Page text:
Vaccination (or active immunization) entails the introduction of a foreign material (antigen) into an individual in order to produce protection (immunity) to a particular disease. In simple terms, vaccination works by priming the immune system to recognize a particular antigen. One of the primary goals of vaccination is to generate protective titers of antibody, as well as long-term protection through the creation of memory B cells that can protect against the infectious agent. Successful vaccines must generate neutralizing antibody responses as well as B cell memory toward a specific pathogen. However, successful vaccines are the exception: it has been difficult to create a protective vaccine for a great number of infectious diseases (e.g. HIV) or even long lasting, protective vaccines against common diseases (e.g. flu). Despite many years of basic research, the reasons why most vaccines fail are not understood. In recent years, passive immunization against non-communicable diseases has also shown great promise. (This is best illustrated in the context of cancer, where the non-proprietary name for a majority of new drugs ends in -mab;an acronym that indicates the monoclonal antibody source). Active immunization to raise therapeutic antibodies is the next logical step. Therefore, understanding how to make good vaccines is of therapeutic interest both in the traditional context of infectious diseases and in the context of non- communicable diseases, most of which are currently incurable. To address this acute need for successful vaccines in both contexts, we propose to approach vaccine design in a completely new manner: rather than attempt to engineer an immunogenic vector, we sought to exploit an organism that has an inherent ability to stimulate a very strong B cell response in an infected individual, that results in tremendous antibody production and B cell memory. We have created a novel vaccine vector using the coat of the African trypanosome Trypanosoma brucei, an extracellular parasite that lives in the bloodstream of the infected mammalian host. T.brucei is completely exposed to the immune system and to evade it, it uses its coat as a decoy: it promotes the generation of antibody responses to it, and then switches coats, starting the cycle again, and establishing a chronic infection. Exploitation of T.brucei 's ability to elicit strong neutralizing antibody responses (and B cell memory) to its coat makes it an optimal (though clearly completely unconventional) vaccine vector, and we propose herein to use this in the development of therapeutic vaccines toward Alzheimer's and also toward drugs of abuse (nicotine;opiates). Finally, we hope to learn from T.brucei, so that in the future we can develop designer vaccines that successively mimic what this organism has evolved to achieve.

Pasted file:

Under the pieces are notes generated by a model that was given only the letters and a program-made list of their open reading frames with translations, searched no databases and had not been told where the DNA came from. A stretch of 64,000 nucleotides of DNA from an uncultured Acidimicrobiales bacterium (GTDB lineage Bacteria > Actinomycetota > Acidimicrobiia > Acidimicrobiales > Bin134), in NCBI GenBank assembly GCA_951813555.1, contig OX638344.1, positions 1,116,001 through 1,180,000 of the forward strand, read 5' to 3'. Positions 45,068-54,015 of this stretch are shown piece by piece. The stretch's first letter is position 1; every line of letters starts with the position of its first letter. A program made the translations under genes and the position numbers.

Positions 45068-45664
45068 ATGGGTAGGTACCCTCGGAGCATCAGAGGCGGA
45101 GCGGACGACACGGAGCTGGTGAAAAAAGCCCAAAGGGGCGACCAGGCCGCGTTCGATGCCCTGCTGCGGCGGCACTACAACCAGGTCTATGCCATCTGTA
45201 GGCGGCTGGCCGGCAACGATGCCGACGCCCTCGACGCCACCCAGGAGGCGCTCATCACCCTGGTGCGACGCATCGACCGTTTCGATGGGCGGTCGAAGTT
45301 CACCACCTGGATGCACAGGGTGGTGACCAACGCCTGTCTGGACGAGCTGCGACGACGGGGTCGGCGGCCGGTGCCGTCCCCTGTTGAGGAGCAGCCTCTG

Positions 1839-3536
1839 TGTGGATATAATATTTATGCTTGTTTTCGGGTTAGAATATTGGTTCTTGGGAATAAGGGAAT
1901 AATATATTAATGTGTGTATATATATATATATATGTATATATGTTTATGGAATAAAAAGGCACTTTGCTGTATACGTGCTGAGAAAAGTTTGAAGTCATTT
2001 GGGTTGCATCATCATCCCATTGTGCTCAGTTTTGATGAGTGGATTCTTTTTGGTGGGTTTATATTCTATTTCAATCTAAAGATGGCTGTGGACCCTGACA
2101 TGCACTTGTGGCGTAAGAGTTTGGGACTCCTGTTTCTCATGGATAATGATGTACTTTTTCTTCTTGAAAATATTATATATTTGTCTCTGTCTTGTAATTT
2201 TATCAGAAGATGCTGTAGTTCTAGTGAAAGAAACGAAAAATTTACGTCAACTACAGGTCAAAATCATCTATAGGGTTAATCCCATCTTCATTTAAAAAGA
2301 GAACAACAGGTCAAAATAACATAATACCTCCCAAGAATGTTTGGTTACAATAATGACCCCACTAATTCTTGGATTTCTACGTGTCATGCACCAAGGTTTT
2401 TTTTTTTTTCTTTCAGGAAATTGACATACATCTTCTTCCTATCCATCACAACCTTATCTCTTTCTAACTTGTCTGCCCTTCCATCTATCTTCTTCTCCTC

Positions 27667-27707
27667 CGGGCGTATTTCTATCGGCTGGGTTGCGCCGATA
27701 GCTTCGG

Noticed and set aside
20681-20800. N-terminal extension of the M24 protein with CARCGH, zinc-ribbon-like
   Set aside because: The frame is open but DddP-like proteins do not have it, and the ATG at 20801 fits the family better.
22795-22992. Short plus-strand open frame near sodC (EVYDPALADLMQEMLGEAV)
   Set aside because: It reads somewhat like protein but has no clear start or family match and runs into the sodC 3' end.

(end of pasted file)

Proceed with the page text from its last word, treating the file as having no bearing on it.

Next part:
We have developed a way to display pieces of proteins, or even small molecules, in a way that these stimulate a strong antibody response. We propose here to use this new method as a therapeutic vaccine, to stimulate our bodies to generate specific antibodies against targets of medical relevance (such as protein aggregates in Alzheimer's disease, or drugs of abuse, in the case of addiction). If successful, our experiments have the potential to bring the promise of therapeutic vaccination to fruition and could thus have a profound impact on the way we treat a great many chronic diseases (not only the ones we will focus on here, but also cancer etc).